Seek, and you, too, shall surely find Him.


[1] Wiesel, E, 1958 ‘Night’, (London: Penguin), 65

[2] Wright, NT, 2001 ‘Luke for Everyone’, (London: SPCK), 284

[3] Rohr, R, 1999 ‘Everything Belongs’, (USA: Crossroad Publishing Co), 177

The Scripture quotations contained herein are from the New Revised Standard Version Bible, copyright, 1989, by the Division of Christian Education of the National Council of the Churches of Christ in the USA.  Used by permission.  All rights reserved.

March 15, 2012 Posted by | Uncategorized | Leave a comment

” Approaching God through sport and leisure. A sermon preached by Helen Wright 4.3.2012 at Everton, St Neots.

On March 4th 2012 Helen Wright, who is the East of England ” More Than Gold” co-ordinator preached at St Mary’s Everton on the theme of ” Approaching God through Sport and Leisure”. Helen  has kindly allowed me to include her sermon on my blog for which I am very grateful.

Do take time to read Helen’s thoughts and perhaps explore for the first time the links between sport, leisure  and our life with God.

Approaching God through Sport and Leisure.

A Sermon given by Helen Wright at Everton Church, St Neots Deanery on Sunday March 4th  2012.


 Genesis 1 v 26 – 2 v 3

26 Then God said, “Let us make mankind in our image, in our likeness, so that they may rule over the fish in the sea and the birds in the sky, over the livestock and all the wild animals,[a] and over all the creatures that move along the ground.”

27 So God created mankind in his own image,
in the image of God he created them;
male and female he created them.

28 God blessed them and said to them, “Be fruitful and increase in number; fill the earth and subdue it. Rule over the fish in the sea and the birds in the sky and over every living creature that moves on the ground.”
29 Then God said, “I give you every seed-bearing plant on the face of the whole earth and every tree that has fruit with seed in it. They will be yours for food. 30 And to all the beasts of the earth and all the birds in the sky and all the creatures that move along the ground—everything that has the breath of life in it—I give every green plant for food.” And it was so.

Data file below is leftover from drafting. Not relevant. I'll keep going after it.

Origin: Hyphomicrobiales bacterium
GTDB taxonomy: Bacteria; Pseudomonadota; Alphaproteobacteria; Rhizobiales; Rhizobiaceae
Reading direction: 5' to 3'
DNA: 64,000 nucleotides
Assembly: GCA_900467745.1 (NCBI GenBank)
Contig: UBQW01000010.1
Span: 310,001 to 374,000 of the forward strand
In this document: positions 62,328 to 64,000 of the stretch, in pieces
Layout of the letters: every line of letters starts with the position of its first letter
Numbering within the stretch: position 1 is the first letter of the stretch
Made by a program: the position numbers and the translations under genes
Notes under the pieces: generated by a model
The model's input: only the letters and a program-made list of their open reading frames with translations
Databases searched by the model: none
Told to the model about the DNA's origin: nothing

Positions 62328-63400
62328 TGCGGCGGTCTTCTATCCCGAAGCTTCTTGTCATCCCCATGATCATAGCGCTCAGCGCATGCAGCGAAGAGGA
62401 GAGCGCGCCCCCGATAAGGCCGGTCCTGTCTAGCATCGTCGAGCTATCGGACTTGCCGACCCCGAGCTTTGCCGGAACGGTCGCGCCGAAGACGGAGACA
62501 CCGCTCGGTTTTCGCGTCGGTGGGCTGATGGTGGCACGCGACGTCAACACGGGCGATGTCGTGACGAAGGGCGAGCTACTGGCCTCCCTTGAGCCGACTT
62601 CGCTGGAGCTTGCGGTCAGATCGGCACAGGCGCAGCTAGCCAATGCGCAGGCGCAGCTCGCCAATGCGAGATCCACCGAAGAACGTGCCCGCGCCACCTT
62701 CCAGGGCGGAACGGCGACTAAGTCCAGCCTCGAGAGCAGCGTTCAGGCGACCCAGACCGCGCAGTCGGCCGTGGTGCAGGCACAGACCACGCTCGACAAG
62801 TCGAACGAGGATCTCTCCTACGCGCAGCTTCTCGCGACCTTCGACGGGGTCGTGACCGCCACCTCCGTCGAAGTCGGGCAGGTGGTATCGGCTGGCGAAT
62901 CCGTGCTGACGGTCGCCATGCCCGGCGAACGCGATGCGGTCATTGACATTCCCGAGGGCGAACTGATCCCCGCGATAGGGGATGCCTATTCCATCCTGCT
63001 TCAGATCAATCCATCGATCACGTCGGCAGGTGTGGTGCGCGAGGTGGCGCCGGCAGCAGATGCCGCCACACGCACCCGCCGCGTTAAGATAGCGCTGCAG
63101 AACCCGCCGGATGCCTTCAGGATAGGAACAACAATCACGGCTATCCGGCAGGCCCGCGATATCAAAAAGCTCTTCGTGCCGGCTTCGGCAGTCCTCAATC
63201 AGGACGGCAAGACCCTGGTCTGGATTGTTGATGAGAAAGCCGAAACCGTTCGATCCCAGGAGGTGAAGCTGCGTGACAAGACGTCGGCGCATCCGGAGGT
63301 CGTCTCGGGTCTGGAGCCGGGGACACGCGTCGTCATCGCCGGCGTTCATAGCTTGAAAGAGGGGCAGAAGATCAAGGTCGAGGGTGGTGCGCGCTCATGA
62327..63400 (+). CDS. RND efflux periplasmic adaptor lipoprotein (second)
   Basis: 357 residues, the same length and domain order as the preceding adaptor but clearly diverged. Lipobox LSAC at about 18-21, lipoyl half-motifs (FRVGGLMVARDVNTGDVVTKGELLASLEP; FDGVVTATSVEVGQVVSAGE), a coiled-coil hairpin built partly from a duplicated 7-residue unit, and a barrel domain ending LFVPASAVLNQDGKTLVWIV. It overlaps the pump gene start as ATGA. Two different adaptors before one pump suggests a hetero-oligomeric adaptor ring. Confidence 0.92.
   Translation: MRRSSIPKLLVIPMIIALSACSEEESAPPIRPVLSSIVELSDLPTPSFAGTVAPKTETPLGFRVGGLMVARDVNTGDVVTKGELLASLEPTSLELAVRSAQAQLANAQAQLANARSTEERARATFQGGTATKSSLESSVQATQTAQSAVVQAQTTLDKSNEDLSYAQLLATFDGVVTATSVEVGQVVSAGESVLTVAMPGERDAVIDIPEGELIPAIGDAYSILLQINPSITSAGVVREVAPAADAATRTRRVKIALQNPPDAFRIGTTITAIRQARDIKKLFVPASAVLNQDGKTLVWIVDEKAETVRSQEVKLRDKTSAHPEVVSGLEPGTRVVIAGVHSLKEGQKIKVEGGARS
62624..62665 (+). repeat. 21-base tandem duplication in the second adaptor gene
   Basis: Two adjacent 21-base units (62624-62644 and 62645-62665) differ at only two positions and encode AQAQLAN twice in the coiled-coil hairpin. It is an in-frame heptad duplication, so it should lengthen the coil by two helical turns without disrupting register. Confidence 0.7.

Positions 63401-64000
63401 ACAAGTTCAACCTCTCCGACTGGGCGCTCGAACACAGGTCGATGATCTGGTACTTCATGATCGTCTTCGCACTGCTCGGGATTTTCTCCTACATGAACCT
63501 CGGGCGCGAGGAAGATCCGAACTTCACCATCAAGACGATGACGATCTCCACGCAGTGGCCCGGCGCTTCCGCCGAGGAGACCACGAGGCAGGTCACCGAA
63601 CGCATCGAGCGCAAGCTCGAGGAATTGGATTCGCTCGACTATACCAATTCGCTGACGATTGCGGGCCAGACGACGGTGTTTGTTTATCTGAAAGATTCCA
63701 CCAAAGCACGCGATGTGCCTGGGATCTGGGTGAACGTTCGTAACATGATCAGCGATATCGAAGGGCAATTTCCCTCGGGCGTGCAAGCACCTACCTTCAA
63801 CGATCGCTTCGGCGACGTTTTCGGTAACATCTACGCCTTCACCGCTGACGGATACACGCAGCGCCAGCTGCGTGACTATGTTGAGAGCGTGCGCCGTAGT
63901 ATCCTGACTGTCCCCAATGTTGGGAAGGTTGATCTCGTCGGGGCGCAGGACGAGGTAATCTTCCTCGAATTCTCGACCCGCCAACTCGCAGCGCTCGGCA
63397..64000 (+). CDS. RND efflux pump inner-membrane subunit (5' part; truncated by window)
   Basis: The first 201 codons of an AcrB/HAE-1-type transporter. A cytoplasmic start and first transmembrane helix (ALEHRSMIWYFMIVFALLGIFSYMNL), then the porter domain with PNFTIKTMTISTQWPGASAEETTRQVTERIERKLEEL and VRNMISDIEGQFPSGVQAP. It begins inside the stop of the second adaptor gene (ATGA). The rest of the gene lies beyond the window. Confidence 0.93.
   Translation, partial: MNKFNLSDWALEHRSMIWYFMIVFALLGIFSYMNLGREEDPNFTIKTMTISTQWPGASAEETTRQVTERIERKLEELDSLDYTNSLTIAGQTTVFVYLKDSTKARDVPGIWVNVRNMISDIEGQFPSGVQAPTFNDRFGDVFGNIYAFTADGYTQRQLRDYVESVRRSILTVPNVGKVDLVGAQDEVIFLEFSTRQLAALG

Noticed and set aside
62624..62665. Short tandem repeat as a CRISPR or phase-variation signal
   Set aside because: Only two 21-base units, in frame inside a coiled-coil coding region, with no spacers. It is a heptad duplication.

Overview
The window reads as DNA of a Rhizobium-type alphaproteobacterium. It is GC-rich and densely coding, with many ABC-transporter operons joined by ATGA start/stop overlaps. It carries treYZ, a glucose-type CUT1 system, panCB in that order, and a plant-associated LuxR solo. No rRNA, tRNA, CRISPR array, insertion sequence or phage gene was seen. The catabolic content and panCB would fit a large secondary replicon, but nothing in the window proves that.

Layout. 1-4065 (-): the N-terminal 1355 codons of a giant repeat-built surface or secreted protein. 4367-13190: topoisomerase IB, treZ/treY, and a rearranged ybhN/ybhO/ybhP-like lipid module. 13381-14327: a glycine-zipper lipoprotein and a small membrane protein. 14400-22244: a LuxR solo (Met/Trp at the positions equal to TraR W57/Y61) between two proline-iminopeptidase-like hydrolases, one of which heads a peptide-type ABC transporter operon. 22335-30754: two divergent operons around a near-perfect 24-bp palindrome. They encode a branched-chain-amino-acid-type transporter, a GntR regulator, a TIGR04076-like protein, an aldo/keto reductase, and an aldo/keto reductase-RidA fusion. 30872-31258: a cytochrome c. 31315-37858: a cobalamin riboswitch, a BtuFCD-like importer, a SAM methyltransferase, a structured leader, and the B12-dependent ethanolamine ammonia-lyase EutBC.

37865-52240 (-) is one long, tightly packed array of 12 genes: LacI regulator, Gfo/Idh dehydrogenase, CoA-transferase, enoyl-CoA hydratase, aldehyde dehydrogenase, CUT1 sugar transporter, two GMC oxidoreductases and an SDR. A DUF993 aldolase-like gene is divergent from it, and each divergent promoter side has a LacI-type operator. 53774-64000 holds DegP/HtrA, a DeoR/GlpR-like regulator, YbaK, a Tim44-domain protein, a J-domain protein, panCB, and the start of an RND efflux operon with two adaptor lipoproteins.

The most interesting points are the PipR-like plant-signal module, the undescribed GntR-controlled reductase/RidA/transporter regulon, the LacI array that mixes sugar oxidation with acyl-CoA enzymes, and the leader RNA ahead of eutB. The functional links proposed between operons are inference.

31 God saw all that he had made, and it was very good. And there was evening, and there was morning—the sixth day.

1 Thus the heavens and the earth were completed in all their vast array.

2 By the seventh day God had finished the work he had been doing; so on the seventh day he rested from all his work. 3 Then God blessed the seventh day and made it holy, because on it he rested from all the work of creating that he had done.

Matt 11 v 28 – 30

28 “Come to me, all you who are weary and burdened, and I will give you rest. 29 Take my yoke upon you and learn from me, for I am gentle and humble in heart, and you will find rest for your souls. 30 For my yoke is easy and my burden is light.”


May my words be a blessing to all who hear them, Amen.

Thank you for this invitation and thereby prompting me to think rather differently about ‘sport’ and about ‘leisure’ that is my usual approach.